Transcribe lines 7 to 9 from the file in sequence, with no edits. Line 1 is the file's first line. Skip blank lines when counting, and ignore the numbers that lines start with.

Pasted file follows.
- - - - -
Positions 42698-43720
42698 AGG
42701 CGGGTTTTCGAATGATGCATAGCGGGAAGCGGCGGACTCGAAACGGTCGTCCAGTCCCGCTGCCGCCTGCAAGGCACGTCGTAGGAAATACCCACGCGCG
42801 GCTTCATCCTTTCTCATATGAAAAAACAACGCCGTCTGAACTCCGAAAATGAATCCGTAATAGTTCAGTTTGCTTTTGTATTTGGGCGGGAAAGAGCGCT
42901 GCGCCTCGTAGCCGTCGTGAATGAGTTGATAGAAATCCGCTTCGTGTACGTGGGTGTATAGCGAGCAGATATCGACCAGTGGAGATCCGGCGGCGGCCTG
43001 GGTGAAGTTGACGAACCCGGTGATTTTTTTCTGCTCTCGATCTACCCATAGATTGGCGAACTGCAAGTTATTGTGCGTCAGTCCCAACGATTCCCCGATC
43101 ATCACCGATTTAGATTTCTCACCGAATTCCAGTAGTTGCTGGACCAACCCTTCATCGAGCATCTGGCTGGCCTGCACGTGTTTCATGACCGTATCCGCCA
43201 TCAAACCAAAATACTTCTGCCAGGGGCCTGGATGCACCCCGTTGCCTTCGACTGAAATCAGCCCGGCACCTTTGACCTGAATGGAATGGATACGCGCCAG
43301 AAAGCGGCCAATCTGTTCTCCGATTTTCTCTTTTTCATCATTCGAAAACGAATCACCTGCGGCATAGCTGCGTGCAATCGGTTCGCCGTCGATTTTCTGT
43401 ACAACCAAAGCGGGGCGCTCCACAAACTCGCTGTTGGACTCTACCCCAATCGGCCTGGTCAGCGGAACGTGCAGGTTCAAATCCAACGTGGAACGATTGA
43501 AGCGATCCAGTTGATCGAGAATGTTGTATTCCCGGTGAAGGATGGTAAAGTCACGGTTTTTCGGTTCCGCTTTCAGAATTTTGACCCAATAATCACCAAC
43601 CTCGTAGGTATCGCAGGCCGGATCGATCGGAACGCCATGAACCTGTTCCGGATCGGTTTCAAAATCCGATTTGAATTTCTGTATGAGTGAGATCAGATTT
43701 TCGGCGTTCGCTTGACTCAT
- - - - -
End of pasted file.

43101 ATCACCGATTTAGATTTCTCACCGAATTCCAGTAGTTGCTGGACCAACCCTTCATCGAGCATCTGGCTGGCCTGCACGTGTTTCATGACCGTATCCGCCA
43201 TCAAACCAAAATACTTCTGCCAGGGGCCTGGATGCACCCCGTTGCCTTCGACTGAAATCAGCCCGGCACCTTTGACCTGAATGGAATGGATACGCGCCAG
43301 AAAGCGGCCAATCTGTTCTCCGATTTTCTCTTTTTCATCATTCGAAAACGAATCACCTGCGGCATAGCTGCGTGCAATCGGTTCGCCGTCGATTTTCTGT